Tag Archive for ‘Micro.blog’

Micro.blog Is Slow, in a Good Way ➝

Greg Morris:

One of the reasons I love micro.blog is because it is so slow. It is based around stopping, thinking, and writing a response properly. Taking a breather before you tweet is an important lesson, but one very rarely taken. So Twitter sometimes feels like a whole network built on “this is why you’re wrong” when in reality it is just the fast paced nature of the platform.

Seriously, Micro.blog is so good.

➝ Source: gr36.com

Micro.blog, a Calmer, Happier Version of Twitter ➝

Andrew Doran:

You don’t actually need to host your content on micro.blog. I’ve had my own blog for many years, and have recently started to take my content off of other platforms such as Instagram and Goodreads and host it myself — I want my content on my own platform, not somebody else’s. If you have an existing blog like I do, you can create an account and link it to your existing website via an RSS feed. Any post you write on your own blog then gets posted to your micro.blog account, and syndicated to wherever you want it to go.

Micro.blog is an absolute joy. And I love how much the service encourages you to own your presence on the web. Letting you publish on your own site first and syndicate to Micro.blog, offering cross-posting functionality, supporting Webmentions — it essentially facilitates all of the most important feedback and consumption features from traditional social networks, but it does so by building on top of independent publishing.

I want more tools, services, and apps to be built in this spirit.

➝ Source: andrewdoran.uk

Webmention ➝

I’ve been toying around with this on mike.rockwell.mx using the WordPress plugin and Semantic-Linkbacks. I don’t know how often it will come up when linking to other sites or other sites linking to me — since Webmention doesn’t have widespread usage. But Micro.blog — my preferred social network — supports the technology.

So anyone that replies to a Micro.blog post that originated on mike.rockwell.mx will be sent to my site as a Webmention. It works well and it’s really rad.

Implementing Webmention on Initial Charge is on my to do list. I’ve always accepted and sent pingbacks, but don’t have the received notifications visible anywhere on the live site. It’s likely that Webmentions will be implemented in a similar manor. But this is the type of technology that I’d like to see adopted more broadly. It would allow for more social features in the open web and could be encourage some to spend less time in the walled gardens.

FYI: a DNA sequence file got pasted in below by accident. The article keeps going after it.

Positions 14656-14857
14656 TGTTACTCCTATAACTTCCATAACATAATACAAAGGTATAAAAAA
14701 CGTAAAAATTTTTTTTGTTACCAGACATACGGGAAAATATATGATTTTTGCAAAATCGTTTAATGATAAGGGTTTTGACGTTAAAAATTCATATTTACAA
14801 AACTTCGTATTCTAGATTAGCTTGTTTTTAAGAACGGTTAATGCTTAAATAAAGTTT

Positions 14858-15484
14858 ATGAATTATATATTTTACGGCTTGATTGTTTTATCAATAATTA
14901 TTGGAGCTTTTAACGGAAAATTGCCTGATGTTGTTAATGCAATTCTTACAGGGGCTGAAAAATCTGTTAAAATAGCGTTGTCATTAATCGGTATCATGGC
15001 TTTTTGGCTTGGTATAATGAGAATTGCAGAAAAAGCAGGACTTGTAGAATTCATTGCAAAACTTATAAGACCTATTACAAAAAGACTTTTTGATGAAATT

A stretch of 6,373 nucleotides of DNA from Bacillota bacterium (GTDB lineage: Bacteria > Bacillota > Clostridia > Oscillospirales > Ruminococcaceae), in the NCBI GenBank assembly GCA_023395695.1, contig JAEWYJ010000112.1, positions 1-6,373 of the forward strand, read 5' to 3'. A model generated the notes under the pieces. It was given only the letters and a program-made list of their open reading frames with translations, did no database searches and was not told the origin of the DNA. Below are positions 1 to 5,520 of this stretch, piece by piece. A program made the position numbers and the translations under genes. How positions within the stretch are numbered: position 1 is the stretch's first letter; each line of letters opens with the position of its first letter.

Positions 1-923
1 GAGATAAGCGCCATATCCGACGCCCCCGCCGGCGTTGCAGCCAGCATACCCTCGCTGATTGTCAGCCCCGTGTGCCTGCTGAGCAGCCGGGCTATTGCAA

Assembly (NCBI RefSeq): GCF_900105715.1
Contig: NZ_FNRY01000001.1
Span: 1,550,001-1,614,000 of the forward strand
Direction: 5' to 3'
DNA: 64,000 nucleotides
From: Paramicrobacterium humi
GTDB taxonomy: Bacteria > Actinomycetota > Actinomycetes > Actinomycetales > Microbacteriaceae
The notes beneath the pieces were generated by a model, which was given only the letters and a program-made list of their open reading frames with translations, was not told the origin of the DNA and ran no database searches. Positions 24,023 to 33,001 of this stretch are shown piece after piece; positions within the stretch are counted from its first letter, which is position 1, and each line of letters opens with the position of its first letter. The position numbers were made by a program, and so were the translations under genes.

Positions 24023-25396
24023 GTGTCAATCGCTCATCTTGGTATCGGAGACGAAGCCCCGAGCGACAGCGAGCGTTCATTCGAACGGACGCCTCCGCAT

➝ Source: indieweb.org

Gluon, an Excellent Micro.blog Client ➝

As I continue to move my focus away from the centralized web, I’ve been exploring Micro.blog a bit. I’m still trying to really wrap my head around it, but it offers much of the social features you’d want to bridge independent weblogs together. And it’s delightful compared to Twitter.

A good client was a necessity, though. After testing just about everything available, I believe Gluon is the best. It’s still lacking in a few areas — line length is rough on the iPad and the app doesn’t appear to support publishing to a self-hosted site. But it excels in all the right ways.

➝ Source: gluon.app

The State of Social Media ➝

Greg Morris:

Twitter and Facebook still feels too much like shouting into the void and waiting for the replies. Many of which never arrive because we all have hundreds of people to follow and simply can’t keep up with it all. Clicking follow on more and more people to give ourselves more and more to look at, for no other reason than ‘that’s just how it’s done’.

Social Media isn’t going anywhere, but some are feeling the same pinch points that I feel and are starting to wonder where to go from here. The answer may be to spread yourself over many things, at least until Social Media becomes more social again.

Yes.

I’ve started publishing short-form thoughts on a new weblog and syndicating each post to Twitter and/or Instagram. I’ve also been experimenting with Micro.blog and keeping an eye on alternative platforms like Mastodon.social — if only so I’m a little more aware of what’s going on outside of the walled gardens.

There’s far more platforms and protocols for publishing than I realized prior to this. And the process of learning about it has been a lot of fun. I only wish there were more of us spreading out and exploring our options.

➝ Source: gr36.com